Last year Unesco awarded the Lake District World Heritage Status, while those of us in the know rolled our eyes that the world had finally caught on. Centred on the main Cumbrian towns of Keswick, Windermere, Ambleside and Bowness-on-Windermere, the Lake District is England’s largest national park and contains England’s deepest and longest lakes. Here are 10 ways to explore.
Climb Scafell Pike
A trip up Scafell Pike, the highest mountain in England, is a must. Though the mountain has clearly defined paths nearly all the way and hundreds of thousands of people reach the summit each year, it’s not to be taken lightly. Plan your trip carefully and, if you’re not an experienced walker, join one of the many guided tours available.
Scafell Pike is a challenging but rewarding climb (Getty Images/iStockphoto)
Unleash your inner poet
Thanks to Wordsworth, Grasmere is probably the region’s most famous village, occasionally referred to as Gras Vegas by the locals for its popularity. Dove Cottage, Wordsworth’s home that he shared with his sister Dorothy and the place where he wrote most of his poetry, is now a museum to his life and work (wordsworth.org.uk).
Dove Cottage was the home of poet William Wordsworth (Getty Images/iStockphoto)
Go on a rabbit hunt
Head up to Hill Top in Hawkshead to Beatrix Potter’s house, complete with doll’s house and writing desk, before making the journey to The World of Beatrix Potter (hop-skip-jump.com) to check out the very same (well maybe not) gooseberry bush that Peter got caught in.
Hill Top House, where Beatrix Potter lived (Mike Charles )
Lark about on the water
You can’t go to the Lakes without an actual trip on the lake. Take a cruise from Bowness to Ambleside as a non-landing round trip or disembark and stop for lunch (windermere-lakecruises.co.uk). If you’re a hardy sort you can rent a historic powered wooden boat or simple row boat and play at Swallows and Amazons.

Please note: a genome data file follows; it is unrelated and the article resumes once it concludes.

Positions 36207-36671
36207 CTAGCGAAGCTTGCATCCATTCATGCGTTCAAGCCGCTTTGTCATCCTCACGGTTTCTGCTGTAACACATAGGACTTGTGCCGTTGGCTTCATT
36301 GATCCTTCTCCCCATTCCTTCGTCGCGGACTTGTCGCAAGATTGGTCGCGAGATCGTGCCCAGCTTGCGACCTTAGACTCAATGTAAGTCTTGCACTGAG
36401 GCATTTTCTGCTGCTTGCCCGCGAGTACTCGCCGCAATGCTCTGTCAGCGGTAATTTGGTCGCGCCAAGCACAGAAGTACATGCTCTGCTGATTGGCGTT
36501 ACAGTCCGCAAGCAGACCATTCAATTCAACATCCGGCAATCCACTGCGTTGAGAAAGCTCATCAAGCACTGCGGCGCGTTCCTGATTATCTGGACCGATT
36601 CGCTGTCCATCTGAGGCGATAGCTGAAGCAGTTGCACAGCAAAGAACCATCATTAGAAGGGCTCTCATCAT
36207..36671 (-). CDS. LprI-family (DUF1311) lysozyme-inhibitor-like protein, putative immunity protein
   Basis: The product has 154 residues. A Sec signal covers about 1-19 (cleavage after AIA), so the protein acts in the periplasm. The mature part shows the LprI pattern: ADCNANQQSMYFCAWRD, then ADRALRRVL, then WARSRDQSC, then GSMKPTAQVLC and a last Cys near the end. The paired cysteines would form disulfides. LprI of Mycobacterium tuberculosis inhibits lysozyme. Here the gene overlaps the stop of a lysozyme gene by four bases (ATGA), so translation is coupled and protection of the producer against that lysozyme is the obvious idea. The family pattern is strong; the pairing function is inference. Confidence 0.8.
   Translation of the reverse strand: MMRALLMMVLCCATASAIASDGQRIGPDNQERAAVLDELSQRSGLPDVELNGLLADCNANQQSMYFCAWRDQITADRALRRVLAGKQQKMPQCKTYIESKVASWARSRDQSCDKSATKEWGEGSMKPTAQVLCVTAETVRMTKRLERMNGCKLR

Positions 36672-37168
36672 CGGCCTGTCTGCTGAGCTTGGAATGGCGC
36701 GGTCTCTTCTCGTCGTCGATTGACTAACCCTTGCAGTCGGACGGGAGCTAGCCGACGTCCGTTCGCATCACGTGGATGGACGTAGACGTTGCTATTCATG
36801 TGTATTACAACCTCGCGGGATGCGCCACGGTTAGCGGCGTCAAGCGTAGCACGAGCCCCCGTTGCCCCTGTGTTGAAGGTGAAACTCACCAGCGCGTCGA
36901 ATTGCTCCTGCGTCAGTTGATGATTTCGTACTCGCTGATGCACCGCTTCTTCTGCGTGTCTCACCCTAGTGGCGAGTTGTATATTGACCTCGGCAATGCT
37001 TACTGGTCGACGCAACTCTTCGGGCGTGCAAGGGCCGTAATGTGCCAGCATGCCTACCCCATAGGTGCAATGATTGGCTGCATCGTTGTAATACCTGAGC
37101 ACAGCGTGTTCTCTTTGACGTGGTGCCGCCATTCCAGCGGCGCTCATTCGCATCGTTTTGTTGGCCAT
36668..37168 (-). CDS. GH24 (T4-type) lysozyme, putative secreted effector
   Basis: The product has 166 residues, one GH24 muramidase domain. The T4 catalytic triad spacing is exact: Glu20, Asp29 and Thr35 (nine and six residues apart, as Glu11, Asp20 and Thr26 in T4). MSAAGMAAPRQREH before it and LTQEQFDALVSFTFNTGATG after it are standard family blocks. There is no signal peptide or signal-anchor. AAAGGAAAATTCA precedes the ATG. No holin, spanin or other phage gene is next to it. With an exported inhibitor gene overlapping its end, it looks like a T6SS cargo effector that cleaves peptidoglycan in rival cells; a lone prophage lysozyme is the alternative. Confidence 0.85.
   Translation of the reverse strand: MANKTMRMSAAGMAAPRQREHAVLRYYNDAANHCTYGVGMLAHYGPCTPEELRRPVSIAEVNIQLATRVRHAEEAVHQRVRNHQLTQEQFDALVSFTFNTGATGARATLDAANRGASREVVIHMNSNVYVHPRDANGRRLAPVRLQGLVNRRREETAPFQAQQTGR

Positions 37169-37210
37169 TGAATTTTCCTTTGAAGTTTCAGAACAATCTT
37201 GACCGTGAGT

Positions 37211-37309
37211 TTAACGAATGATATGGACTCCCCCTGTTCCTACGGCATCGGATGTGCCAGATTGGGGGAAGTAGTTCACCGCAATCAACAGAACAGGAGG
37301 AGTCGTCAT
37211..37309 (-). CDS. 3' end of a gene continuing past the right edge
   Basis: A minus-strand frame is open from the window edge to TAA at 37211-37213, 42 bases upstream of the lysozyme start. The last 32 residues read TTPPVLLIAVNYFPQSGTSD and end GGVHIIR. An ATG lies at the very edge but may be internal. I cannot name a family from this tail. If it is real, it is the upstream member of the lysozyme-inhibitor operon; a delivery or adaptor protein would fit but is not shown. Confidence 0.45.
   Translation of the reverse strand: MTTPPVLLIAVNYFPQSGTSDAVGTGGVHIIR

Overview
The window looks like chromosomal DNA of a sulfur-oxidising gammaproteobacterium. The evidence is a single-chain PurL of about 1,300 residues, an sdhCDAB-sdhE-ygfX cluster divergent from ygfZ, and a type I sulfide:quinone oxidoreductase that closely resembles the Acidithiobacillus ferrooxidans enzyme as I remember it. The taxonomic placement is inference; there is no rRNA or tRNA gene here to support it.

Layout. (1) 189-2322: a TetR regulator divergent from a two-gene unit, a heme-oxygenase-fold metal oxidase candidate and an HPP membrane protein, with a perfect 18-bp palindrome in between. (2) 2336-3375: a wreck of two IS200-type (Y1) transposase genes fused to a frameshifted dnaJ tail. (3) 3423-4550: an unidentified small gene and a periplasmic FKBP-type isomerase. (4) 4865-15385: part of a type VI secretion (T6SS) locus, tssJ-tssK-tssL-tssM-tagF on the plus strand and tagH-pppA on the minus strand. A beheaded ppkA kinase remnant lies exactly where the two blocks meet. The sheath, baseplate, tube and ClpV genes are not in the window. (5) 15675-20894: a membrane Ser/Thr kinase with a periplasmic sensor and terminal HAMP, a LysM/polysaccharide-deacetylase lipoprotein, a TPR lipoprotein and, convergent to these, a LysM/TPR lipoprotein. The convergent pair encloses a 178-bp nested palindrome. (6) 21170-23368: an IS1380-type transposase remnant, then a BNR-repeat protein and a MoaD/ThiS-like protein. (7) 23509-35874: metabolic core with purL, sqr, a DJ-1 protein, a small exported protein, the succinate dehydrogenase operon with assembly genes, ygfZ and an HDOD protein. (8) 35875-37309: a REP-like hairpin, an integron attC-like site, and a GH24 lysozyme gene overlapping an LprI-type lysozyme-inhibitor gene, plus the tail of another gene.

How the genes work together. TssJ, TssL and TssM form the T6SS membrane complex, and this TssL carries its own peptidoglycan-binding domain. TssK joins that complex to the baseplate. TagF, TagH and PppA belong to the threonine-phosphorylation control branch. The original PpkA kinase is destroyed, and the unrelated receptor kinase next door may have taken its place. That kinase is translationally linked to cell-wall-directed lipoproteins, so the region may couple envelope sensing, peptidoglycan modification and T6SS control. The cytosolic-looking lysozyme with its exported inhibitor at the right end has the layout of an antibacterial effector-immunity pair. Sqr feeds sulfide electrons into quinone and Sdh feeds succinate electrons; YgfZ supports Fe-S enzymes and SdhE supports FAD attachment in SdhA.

Traverse Windermere by boat (Getty Images)
Get to the point
The Cumberland Pencil Company created its first pencil in 1832 and this museum takes you through a replica graphite mine into a fascinating look at how we’ve created and used pencils over the centuries. With everything from ingenious secret WW2 pencils (with hidden maps) to one of the biggest colour pencils in the world (measuring nearly eight metres), it’s definitely something to write home about.
Pencil Museum, Cumbria: Star exhibits include the world’s biggest pencil, and spy pencils with hidden maps
Get cosy by the fire
The Lake District is made for romantics. Gather your beloved and hunker down in the Love Shack (lakedistrictloveshack.com) near Sawrey. An architecturally stunning and sustainable cabin in its own tranquil fenced woodland, you’ll never want to leave (short breaks from £480).
This snug woodland lodge has sweeping views of Windermere
Enjoy the local tucker
Pick up some spicy-sweet Sarah Nelson’s Grasmere gingerbread from the Grasmere Gingerbread Shop (grasmeregingerbread.co.uk) or sample a bar (or two) of famous Kendal Mint Cake.
Say hello to the Old Man of Coniston
The highest of the Coniston Feels hovers over the village of the same name in the Southern part of the Lake District. Renamed Kanchenjunga in Arthur Ransome’s book Swallowdale, it’s a hefty climb (there are various routes available) but worth it for the spectacular views.
Climb the Old Man of Coniston (Getty Images/iStockphoto)
Get Arts and Craftsy
Blackwell House (blackwell.org.uk) in Windermere is one of Britain’s finest Arts and Crafts buildings. Designed by the renowned M H Baillie Scott for industrialist Edward Holt, the remarkable house retains many of its original decorative features including some impressive wood carvings and dazzling plasterwork.
Spot the wildlife
Avoid the crowds by embracing winter’s chill (Getty)
There’s no point going to the Lake District if you don’t go out and about. If you’re willing and able, pack a rucksack, map, camera, plenty of Kendal Mint Cake and try and spot some local wildlife, such as red deer, fell ponies, red kites and oh-so-pretty Herdwick sheep.
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Source URL: The Independent